Chaz

Trad climber
greater Boss Angeles area
Feb 20, 2014 - 08:49pm PT
Look up the history of the Big Bear Lake water system. Tell me where the government subsidised anything.
krahmes

Social climber
Stumptown
Feb 20, 2014 - 09:41pm PT
So what you are saying is a system that captures water off of public land, which would otherwise drain down into public aquifers.
From a well on private property, that accesses water that is NOT below the owner's property, but sucks water in from farther out.
Both are subsidized systems.

I donít really see how you make the reach to call it subsidy. To subsidize is to support an activity financially.
Hereís the link to wiki: http://en.wikipedia.org/wiki/Subsidy
To my mind, using the term as you all use it, sounds like a propagandist trick to try and demonize a segment of society so you can justify imposing what you think the social order and water distribution should be.
Ken M

Mountain climber
Los Angeles, Ca
Feb 20, 2014 - 10:16pm PT
From your link:

A subsidy is a form of financial or in kind support

To pump water on your property to pump water that is NOT below your property,but from surrounding property, including public property, and to have that be legal, is to subsidize the capture of water that is legitimately yours, with water that is not yours.
Ken M

Mountain climber
Los Angeles, Ca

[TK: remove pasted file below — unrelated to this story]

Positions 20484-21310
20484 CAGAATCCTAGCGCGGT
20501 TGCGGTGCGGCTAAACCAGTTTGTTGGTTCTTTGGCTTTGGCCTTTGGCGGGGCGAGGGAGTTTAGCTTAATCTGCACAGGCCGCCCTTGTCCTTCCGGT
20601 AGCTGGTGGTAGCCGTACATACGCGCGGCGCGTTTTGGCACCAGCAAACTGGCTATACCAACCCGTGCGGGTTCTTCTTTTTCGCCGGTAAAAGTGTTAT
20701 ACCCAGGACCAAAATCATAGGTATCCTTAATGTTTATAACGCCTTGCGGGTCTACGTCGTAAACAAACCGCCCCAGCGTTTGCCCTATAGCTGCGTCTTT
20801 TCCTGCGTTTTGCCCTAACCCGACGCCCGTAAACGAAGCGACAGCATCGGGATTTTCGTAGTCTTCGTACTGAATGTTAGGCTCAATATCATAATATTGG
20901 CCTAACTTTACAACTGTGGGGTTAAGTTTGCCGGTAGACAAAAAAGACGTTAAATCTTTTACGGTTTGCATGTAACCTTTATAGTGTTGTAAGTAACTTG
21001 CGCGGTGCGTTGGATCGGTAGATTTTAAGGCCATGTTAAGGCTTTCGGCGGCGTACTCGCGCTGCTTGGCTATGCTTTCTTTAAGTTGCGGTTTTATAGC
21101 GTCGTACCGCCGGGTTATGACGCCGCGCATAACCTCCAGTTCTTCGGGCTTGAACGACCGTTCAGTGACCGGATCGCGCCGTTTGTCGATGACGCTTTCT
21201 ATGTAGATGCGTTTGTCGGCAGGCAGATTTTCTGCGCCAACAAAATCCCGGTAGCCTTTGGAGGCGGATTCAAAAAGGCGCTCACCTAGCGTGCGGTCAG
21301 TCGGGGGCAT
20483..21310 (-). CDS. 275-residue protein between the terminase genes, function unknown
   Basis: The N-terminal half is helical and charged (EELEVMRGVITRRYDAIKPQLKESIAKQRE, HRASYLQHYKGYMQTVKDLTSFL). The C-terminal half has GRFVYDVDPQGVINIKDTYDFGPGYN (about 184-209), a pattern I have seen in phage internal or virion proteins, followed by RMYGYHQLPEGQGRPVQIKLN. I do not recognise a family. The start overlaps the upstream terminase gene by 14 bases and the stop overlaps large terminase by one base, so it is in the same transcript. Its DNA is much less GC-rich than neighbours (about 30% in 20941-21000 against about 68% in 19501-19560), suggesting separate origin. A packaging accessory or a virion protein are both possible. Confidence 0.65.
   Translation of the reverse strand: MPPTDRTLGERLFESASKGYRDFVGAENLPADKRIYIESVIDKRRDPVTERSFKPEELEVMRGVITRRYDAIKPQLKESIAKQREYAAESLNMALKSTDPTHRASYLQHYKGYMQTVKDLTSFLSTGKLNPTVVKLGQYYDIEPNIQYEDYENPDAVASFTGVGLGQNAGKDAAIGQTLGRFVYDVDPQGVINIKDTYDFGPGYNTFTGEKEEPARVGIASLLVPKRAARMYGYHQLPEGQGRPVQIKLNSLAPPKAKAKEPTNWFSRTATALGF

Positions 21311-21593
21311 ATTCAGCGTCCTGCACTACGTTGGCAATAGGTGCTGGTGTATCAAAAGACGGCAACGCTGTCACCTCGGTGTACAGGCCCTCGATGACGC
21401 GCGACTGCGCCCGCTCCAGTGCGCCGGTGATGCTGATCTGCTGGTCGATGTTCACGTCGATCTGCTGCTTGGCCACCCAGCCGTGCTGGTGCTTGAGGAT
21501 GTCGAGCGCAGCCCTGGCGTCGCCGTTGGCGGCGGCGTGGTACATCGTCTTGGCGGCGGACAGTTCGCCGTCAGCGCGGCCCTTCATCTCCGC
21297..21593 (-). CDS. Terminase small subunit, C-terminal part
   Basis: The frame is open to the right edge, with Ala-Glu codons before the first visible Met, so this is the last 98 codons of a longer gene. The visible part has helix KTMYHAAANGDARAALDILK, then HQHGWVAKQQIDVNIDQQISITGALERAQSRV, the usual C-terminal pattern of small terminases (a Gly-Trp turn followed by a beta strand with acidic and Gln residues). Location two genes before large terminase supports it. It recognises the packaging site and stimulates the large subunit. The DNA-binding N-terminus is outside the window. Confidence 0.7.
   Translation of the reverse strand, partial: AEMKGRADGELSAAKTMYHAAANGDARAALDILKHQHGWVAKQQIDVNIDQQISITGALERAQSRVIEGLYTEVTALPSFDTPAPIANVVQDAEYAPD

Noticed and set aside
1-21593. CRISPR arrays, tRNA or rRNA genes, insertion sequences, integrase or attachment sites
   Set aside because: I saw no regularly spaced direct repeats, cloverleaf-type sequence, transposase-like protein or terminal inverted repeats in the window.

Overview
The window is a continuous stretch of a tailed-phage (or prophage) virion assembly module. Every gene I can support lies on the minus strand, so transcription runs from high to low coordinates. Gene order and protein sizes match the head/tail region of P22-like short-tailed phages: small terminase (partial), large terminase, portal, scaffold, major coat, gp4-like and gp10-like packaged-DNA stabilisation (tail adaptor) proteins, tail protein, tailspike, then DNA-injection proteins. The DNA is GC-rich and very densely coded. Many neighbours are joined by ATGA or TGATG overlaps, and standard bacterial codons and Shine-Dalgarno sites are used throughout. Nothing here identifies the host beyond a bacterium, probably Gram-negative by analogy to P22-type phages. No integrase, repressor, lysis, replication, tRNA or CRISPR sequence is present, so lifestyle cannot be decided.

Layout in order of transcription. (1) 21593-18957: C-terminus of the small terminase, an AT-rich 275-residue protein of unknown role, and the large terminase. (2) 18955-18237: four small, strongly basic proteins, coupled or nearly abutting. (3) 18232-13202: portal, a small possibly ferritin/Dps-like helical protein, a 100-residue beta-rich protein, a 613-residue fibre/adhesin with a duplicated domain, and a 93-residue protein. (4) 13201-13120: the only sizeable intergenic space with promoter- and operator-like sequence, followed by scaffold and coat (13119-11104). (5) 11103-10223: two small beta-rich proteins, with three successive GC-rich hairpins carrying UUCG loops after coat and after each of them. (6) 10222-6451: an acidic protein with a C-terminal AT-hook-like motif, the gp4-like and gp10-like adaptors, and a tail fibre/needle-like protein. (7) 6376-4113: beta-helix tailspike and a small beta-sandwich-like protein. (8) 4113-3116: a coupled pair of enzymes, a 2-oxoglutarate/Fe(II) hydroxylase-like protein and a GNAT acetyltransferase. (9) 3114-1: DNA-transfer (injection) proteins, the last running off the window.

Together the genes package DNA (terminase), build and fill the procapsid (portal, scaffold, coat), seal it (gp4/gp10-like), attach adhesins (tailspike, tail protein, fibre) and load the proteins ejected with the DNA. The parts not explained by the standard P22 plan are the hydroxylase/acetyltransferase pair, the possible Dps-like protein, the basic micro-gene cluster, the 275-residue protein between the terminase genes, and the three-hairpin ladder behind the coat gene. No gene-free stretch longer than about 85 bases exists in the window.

Feb 20, 2014 - 10:18pm PT
Tell me where the government subsidised anything.

The water coming down that stream is coming off of public land, and is public water. The gov't is allowing you to have that water for free. That is a subsidy.
Ken M

Mountain climber
Los Angeles, Ca
Feb 20, 2014 - 10:20pm PT
Re: Big Bear water:

Water Demand
Since 2001, the annual water demand has been reduced 30% through an aggressive water conservation effort by the community
Chaz

Trad climber
greater Boss Angeles area
Feb 20, 2014 - 10:22pm PT
Ken M writes:

"The water coming down that stream is coming off of public land, and is public water. The gov't is allowing you to have that water for free. That is a subsidy."



Not in this instance.

Do your research, and you'll see how wrong your post is.
John M

climber
Feb 20, 2014 - 10:25pm PT
Do better research, and you'll see how wrong your post is.

come on Chaz.. just say what you mean. this hunt and peck stuff is for the birds.
Dingus Milktoast

Gym climber
U.N. Ambassador, Crackistan
Feb 21, 2014 - 07:25am PT
To my mind, using the term as you all use it,

What do you mean, 'you all?' To whom are you directing this?

DMT
mechrist

Gym climber
South of Heaven
Feb 21, 2014 - 08:18am PT
There's no way we can use the water from the Sierras here, or water from the Colorado River either, because water will not flow up-hill.

Wow, you just insist on keeping that biblical mindset, don't you?
Dingus Milktoast

Gym climber
U.N. Ambassador, Crackistan
Feb 21, 2014 - 08:20am PT
because water will not flow up-hill.